You were taught to put away your former way of life, your old self, corrupt and deluded by its lusts, and to be renewed in the spirit of your minds, and to clothe yourselves with the new self, created according to the likeness of God in true righteousness and holiness. So then, putting away falsehood, let all of us speak the truth to our neighbors, for we are members of one another. Be angry but do not sin; do not let the sun go down on your anger, and do not make room for the devil. Thieves must give up stealing; rather let them labor and work honestly with their own hands, so as to have something to share with the needy. Let no evil talk come out of your mouths, but only what is useful for building up, as there is need, so that your words may give grace to those who hear. And do not grieve the Holy Spirit of God, with which you were marked with a seal for the day of redemption. Put away from you all bitterness and wrath and anger and wrangling and slander, together with all malice, and be kind to one another, tenderhearted, forgiving one another, as God in Christ has forgiven you. Therefore be imitators of God, as beloved children, and live in love, as Christ loved us and gave himself up for us, a fragrant offering and sacrifice to God.
Ephesians 4:22-5:2 NRSV
There is a sweet scene at the end of the movie Steel Magnolias. They are about to attend a funeral, and one of the characters, Truvy, is getting dressed. She doesn’t expect her husband Spud to go. He’s not a church going man. He is most comfortable lying on the ground under a truck with a wrench in his hand. But he decides he wants to go to the funeral too. So he walks into the room wearing a dark suit, which he probably seldom wears. He has a tie in his hand, and he asks his wife, “Does this… go?” She smiles and says, “Yes, it does.” Even though Spud doesn’t go to church much, he still knows there is a dress code, especially for funerals. A dark suit for men, a black dress for women.
I have dress codes on the mind today because of what the Apostle Paul says in our scripture reading from the letter to the Ephesians. “Put off your old way of life” he says. And the language he uses is specific to taking off clothing. “And clothe yourself in a new way of living.” For Paul there was a dress code in being a Christian. We are to clothe ourselves in certain attitudes and actions that are appropriate to our faith. It is a curious thing that we usually care much more how our clothing appears to others than how our conduct appears, but in the end it is our conduct, our behavior that matters, that tells others we are or are not Christian. I want to speak today about three articles of clothing in the dress code of the Christian.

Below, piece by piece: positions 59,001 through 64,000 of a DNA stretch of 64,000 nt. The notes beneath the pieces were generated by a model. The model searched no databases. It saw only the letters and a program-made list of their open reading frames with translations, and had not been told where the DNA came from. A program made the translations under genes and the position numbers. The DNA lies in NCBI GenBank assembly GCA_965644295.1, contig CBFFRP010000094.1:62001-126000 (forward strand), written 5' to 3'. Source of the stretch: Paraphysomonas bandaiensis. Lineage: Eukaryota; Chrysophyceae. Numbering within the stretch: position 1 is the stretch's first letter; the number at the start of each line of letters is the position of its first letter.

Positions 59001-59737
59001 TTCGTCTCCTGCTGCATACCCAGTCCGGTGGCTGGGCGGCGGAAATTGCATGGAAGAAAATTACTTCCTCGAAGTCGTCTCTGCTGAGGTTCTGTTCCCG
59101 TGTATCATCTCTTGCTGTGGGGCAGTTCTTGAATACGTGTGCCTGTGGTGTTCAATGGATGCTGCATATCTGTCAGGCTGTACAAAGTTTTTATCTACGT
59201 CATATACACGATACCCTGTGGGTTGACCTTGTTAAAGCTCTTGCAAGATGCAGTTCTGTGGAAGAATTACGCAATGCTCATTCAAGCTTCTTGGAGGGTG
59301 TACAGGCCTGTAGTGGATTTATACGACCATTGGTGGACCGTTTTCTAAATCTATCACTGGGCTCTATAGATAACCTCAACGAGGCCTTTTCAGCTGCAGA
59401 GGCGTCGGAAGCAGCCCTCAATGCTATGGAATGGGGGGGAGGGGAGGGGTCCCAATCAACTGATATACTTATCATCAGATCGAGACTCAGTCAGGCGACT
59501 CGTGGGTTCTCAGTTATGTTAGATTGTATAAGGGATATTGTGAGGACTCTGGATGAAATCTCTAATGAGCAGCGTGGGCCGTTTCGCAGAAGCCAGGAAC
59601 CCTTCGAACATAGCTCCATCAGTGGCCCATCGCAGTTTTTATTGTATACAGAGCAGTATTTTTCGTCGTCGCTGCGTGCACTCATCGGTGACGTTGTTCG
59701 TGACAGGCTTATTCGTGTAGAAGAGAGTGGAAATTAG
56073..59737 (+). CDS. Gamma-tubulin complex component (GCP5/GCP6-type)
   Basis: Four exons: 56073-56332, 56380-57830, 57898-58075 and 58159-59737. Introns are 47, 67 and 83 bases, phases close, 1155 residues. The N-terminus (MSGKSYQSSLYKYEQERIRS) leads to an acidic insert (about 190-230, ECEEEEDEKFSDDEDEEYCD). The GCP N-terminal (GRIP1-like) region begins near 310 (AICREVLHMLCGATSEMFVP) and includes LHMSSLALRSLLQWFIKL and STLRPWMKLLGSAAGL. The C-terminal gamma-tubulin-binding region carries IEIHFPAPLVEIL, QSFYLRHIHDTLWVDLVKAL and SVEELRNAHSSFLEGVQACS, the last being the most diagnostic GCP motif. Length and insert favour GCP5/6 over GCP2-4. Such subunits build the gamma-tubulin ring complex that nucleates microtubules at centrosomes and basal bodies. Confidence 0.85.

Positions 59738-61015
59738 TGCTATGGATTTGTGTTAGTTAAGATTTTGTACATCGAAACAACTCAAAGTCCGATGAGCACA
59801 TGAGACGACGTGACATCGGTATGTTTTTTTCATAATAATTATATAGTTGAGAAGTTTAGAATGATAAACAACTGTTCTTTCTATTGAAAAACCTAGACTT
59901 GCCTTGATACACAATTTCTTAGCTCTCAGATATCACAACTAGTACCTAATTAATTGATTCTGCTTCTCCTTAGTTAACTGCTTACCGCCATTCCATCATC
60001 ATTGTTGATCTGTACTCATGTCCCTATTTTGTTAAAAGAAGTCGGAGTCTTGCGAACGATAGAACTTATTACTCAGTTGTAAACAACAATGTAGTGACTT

First, truthfulness. “Put away falsehood,” Paul says (again the image of taking off clothing), “and speak the truth to your neighbor.” We are called to be a truthful people, an honest people. I see this in two ways. We tell the truth about ourselves, and at times, when there is a need, we tell the truth about our neighbor. When we tell the truth about ourselves, we are simply open and honest about who we are and who we are not, what we know and what we do not know. We don’t put on airs or pretend to be something we are not. There was a track and field championship in Europe several years ago, and a woman won the long jump by a great distance. But when they handed her the gold medal on the podium, she handed it right back and said, “I know I cannot jump that far. There must have been a mistake in the measuring.” After some negotiating, she agreed to share the bronze medal, and the silver medalist was awarded the gold. But everyone admired the athlete who was honest. There is a beauty to this kind of simple truth telling about ourselves. There is also a time to tell the truth about our neighbor, for sometimes we can see things in them that they cannot. The first religious group in the American colonies to reject slavery was the Quakers, and they did so largely because of one man, John Woolman, a tailor from New Jersey. He felt in his heart that slavery was wrong and inconsistent with Christian faith, and he walked up and down the Eastern seaboard visiting with Quakers and talking especially to the ones who had slaves. He shared his concern that slavery was wrong, and slowly over many years the Quakers as a whole gave up slave holding. John Woolman told the truth, only he did so with great gentleness, love and humility. Sometimes we are called to do the same, to tell our neighbor a hard truth. These occasions are rare, I think, and we do well to handle them with the same gentleness and love that John Woolman showed.